Once you find a dentist you like, you can make an appointment for an intake. The new dentist will want to obtain your dental records from your previous dentist, in order to check your dental health and history. After the intake they will either make a treatment plan or make an appointment for your annual check-up.

Insurance coverage

For children under 18, basic health insurance covers two dental check-ups per year. For people over 18, dental appointments are not covered by their basic health insurance: they will either have to pay for check-ups and treatments out of their own pocket or take out an extra dental insurance package. It is important to look into dental insurances, and decide whether you need an additional dental package.

Emergency Dental Care

If you have a dental emergency outside of office hours, call your dentist to find out who of their colleagues is on duty at that moment. You can visit them instead of your regular dentist.

If you don't have a dentist yet and you need to see someone urgently, you can make an appointment at the 'tandartsenpost' (dental post). In the Nijmegen region, they are located in CWZ hospital, Weg door Jonkerbos 106, and can be contacted for an appointment on 0900-827 6456. You will have to pay by debit card (pin) for the treatment on the spot, but if you have dental insurance you can claim the cost back from your insurance using the letter they will provide. You can find other emergency dentists per region here (website in Dutch).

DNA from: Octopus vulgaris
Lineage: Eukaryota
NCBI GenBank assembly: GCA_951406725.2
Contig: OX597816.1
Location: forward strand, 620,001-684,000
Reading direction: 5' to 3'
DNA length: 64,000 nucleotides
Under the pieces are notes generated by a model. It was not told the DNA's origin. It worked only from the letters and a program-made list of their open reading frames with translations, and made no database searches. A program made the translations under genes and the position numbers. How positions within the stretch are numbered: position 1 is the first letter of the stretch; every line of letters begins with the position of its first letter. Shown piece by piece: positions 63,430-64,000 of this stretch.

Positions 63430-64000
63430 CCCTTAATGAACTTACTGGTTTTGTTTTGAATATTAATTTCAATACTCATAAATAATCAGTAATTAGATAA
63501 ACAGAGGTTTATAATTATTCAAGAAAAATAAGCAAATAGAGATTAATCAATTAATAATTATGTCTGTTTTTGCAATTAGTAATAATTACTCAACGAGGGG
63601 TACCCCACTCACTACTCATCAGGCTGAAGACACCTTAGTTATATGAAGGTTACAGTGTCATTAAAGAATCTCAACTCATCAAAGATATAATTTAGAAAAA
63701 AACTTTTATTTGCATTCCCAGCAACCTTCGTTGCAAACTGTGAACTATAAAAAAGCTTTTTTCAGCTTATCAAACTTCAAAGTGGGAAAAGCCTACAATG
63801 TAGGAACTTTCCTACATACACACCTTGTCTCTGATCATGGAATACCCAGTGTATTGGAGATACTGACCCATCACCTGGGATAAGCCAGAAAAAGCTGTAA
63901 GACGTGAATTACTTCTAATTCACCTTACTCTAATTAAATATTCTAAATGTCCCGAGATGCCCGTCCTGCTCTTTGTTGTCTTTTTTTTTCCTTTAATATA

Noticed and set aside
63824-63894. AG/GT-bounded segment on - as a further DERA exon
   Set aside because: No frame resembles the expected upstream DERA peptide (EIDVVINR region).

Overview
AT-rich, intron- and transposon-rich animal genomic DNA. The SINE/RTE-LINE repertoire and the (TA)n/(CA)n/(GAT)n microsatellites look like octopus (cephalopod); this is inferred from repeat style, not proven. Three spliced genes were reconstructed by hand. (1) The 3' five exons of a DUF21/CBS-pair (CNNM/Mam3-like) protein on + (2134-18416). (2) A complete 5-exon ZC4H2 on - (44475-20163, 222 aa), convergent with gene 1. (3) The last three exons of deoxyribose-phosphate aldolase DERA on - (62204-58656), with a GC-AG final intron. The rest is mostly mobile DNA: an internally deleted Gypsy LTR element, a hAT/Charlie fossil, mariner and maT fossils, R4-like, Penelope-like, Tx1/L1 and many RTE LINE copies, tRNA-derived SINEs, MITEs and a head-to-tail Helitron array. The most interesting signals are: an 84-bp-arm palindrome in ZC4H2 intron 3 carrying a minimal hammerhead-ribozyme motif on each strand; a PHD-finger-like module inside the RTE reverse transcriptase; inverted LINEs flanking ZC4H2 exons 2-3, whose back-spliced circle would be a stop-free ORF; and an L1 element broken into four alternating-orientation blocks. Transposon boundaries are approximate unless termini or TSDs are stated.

Hospitals in the Netherlands fall into two different categories:

  • University Medical Centers / Academic Hospitals: these hospitals have a strong link with a university. They provide complex specialist care and are active in medical research. Often they also function as teaching hospitals, providing training for healthcare practitioners.
  • General regional hospitals: these hospitals offer excellent standard medical care for less specialized problems. When necessary they can refer patients to more specialized hospitals.

Please note that you can only visit a hospital or medical specialist with a referral from your GP. 

Hospitals in the region

Below you can find the names and websites of general hospitals in our region, per local area. If you do not live in this region, find a hospital on the Zorgkaart Nederland website, where you select your city on the left.

Arnhem and surroundings

  • Rijnstate Ziekenhuis (website in Dutch language only), with local medical centres in the city centre of Arnhem, in Arnhem-Zuid, Zevenaar and Velp.

Nijmegen and surroundings

Wageningen and surroundings

Despite the fact that some websites are only available in Dutch, the hospitals will help you everywhere in both English and Dutch.

Pharmacies in the Netherlands

Medication prescribed by your GP, dentist or hospital physicians can only be bought at pharmacies. These are usually open during office hours but there is also a general rotation system to ensure 24/7 coverage throughout the city. 'Lighter' drugs, such as aspirin, can also be bought over the counter at all drugstores.